To describe the prevalence and characteristics of choroidal nevi in an Asian population and compare this with findings from a white population.
The Singapore Malay Eye Study (SiMES) examined a population-based, cross-sectional, age-stratified, random sample of 3280 Malay persons (78.7% participation rate) aged 40 to 80 years living in Singapore. Comprehensive examination of participants included bilateral retinal photography. Choroidal nevi were graded from photographs using the Blue Mountains Eye Study (BMES) protocol.
The person-specific prevalence of choroidal nevi was 1.4%, with 50 nevi found in 45 participants. This is lower than the 6.5% prevalence seen in white persons in the BMES. However, characteristics of nevi in Malay persons in the SiMES were similar to those of white persons in the BMES by size (SiMES, 1.27 mm; BMES, 1.25 mm; P = .35), shape (P = .58), color (P = .39), location within posterior pole or periphery (P = .30), and nevus margin proximity to the optic disc (P = .29). Features previously identified as indicating growth or malignant potential (including diameter >6 mm, posterior margin touching optic disc, orange pigment, pigment clumping, and retinal edema) were not found in this sample.
Choroidal nevi were detected in 1.4% of Malay persons. There were no significant racial or ethnic differences in nevi characteristics between Malay and white persons.
Choroidal nevi are commonly observed as benign ocular tumors presenting as round or ovoid lesions of increased choroidal pigment, brown-gray or green-gray in color, with detectable but not sharp borders and possible elevation of up to 2 mm.1-3In clinic-based studies1,4-10and autopsy series,11,12the reported prevalence of nevi has ranged from 0.2% to 30%. However, there are few population-based data on the prevalence of choroidal nevi. In the only 2 population studies to date on white persons, the prevalence of choroidal nevus was reported to be 1.9% in subjects older than13 years when detected via ophthalmoscopic examination,13but as high as 6.5% in subjects aged 49 years or older when detected from the grading of retinal photographs.3In the only population study of nevi in an Asian population, the Beijing Eye Study reported a prevalence of 2.9% in adult Chinese persons, detected using retinal photographic grading.14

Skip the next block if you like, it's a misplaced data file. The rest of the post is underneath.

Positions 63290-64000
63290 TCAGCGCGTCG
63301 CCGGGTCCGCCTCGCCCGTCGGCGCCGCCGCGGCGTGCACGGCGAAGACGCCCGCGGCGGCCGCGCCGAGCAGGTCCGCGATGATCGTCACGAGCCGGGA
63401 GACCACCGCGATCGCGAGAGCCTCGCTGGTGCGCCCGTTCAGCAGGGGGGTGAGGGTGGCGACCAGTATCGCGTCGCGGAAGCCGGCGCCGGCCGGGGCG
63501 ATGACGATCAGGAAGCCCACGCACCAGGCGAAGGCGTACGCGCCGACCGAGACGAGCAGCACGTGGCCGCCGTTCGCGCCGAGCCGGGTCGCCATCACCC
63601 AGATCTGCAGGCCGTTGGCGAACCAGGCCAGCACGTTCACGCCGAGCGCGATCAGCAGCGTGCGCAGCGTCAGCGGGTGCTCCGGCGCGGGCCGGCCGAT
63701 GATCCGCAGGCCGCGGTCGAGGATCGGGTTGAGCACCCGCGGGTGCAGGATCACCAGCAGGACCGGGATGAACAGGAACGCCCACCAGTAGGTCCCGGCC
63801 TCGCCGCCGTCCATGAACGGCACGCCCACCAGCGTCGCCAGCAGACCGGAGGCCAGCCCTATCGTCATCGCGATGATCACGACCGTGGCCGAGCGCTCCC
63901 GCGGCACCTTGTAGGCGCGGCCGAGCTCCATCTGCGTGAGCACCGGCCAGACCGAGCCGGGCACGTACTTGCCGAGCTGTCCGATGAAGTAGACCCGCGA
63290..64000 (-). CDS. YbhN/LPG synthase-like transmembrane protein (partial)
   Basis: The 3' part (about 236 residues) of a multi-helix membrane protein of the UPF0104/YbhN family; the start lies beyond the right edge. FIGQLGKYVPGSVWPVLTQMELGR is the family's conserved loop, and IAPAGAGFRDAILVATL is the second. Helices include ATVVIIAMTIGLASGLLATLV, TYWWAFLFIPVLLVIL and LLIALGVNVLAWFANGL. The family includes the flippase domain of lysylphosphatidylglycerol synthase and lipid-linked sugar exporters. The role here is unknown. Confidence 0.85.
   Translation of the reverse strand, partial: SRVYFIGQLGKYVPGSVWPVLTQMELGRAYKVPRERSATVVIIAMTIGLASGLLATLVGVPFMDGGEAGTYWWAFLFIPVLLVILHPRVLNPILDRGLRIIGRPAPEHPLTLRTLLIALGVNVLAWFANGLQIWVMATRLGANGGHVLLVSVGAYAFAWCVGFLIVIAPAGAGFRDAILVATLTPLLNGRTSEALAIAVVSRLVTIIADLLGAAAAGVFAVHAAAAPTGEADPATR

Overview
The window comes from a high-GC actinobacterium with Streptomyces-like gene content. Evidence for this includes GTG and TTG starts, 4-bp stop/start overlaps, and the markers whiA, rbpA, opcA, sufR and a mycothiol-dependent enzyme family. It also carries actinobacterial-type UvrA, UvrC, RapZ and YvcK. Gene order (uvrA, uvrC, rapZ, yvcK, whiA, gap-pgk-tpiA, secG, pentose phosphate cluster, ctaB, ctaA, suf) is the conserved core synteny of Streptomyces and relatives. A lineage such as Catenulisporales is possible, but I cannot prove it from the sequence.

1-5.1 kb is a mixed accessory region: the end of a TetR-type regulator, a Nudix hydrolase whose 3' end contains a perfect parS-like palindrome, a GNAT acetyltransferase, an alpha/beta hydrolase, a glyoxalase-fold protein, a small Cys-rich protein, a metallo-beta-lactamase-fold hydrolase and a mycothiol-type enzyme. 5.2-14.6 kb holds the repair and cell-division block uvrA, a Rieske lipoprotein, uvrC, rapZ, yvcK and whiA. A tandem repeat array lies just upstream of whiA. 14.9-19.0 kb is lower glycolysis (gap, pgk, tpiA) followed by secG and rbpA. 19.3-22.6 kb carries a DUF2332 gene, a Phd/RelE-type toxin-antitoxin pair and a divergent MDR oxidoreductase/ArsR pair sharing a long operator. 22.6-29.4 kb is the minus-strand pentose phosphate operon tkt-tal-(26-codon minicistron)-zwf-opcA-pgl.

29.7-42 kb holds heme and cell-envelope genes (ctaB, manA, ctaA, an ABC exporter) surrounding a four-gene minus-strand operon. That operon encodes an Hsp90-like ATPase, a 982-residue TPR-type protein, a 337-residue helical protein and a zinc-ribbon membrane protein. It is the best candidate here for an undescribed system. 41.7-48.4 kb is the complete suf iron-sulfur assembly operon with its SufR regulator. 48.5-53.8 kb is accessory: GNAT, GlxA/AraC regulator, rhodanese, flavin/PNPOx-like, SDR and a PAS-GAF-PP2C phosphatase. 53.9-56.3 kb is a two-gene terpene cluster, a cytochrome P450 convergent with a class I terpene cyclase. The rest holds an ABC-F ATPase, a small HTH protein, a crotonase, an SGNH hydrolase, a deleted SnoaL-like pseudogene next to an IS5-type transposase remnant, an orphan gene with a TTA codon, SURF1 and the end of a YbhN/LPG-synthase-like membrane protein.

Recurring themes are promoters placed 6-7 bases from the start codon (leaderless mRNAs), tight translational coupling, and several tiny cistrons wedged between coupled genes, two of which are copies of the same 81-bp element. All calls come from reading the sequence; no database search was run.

Although largely benign, the clinical significance of choroidal nevi lies in their potential for growth and, rarely, malignant transformation.1,8,15-22Nevus characteristics associated with growth and malignant potential include larger size (greater diameter and thickness), location (close proximity to optic disc), presence of pigment (orange pigment and pigment clumping), subretinal fluid, and accompanying visual symptoms.15-18,21,23-26
It has been suggested that choroidal nevi are uncommon in persons who are not white.27However, there is a paucity of population-based data on the prevalence or characteristics of choroidal nevi in populations that are not white, including Asians. In this article, we describe the prevalence and characteristics of choroidal nevi in an Asian Malay population in Singapore and compare these data with the white population in the Blue Mountains Eye Study (BMES).3
Study population and general assessment
The Singapore Malay Eye Study (SiMES) is a population-based cross-sectional study of 3280 Malay adults aged 40 to 79 years. The Malay race is the third largest ethnic group in Singapore, accounting for more than 4% of the world population with nearly 400 million Malay persons living in Southeast Asia alone.28,29Details of the SiMES design and methodology are reported elsewhere.29-34Age-stratified random sampling of all Malay adults residing in the southwestern part of Singapore was conducted, selecting 1400 names from each decade (ages 40-49, 50-59, 60-69, and 70-79 years), with an initial 5600 names selected. Of these, 4168 individuals (74%) were eligible to participate. Persons were ineligible if they had moved from their residential address, had not lived there in the last 6 months, or were deceased or terminally ill. Of 4168 eligible individuals, 3280 participated in the study (78.7%); 831 nonparticipants (20%) declined and 57 (1%) were not contactable. Nonparticipants tended to be in the older age group (70-79 years) compared with participants.
All participants underwent a standardized interview and detailed clinical slitlamp examination. Sociodemographic and medical information was obtained, including smoking history and comorbidities.29,31,34,35The hospital institutional review board approved the study, conducted in accordance with the Declaration of Helsinki, with written informed consent obtained from participants
Retinal photography, nevus definitions, and grading
A standardized protocol was used for retinal photography.29,36After pharmacological pupil dilation, two 45° photographs were taken of each eye, one centered at the optic disc and another centered on macula, using a digital retinal camera (Canon CR-DGi with 10D SLR back; Canon, Tokyo, Japan).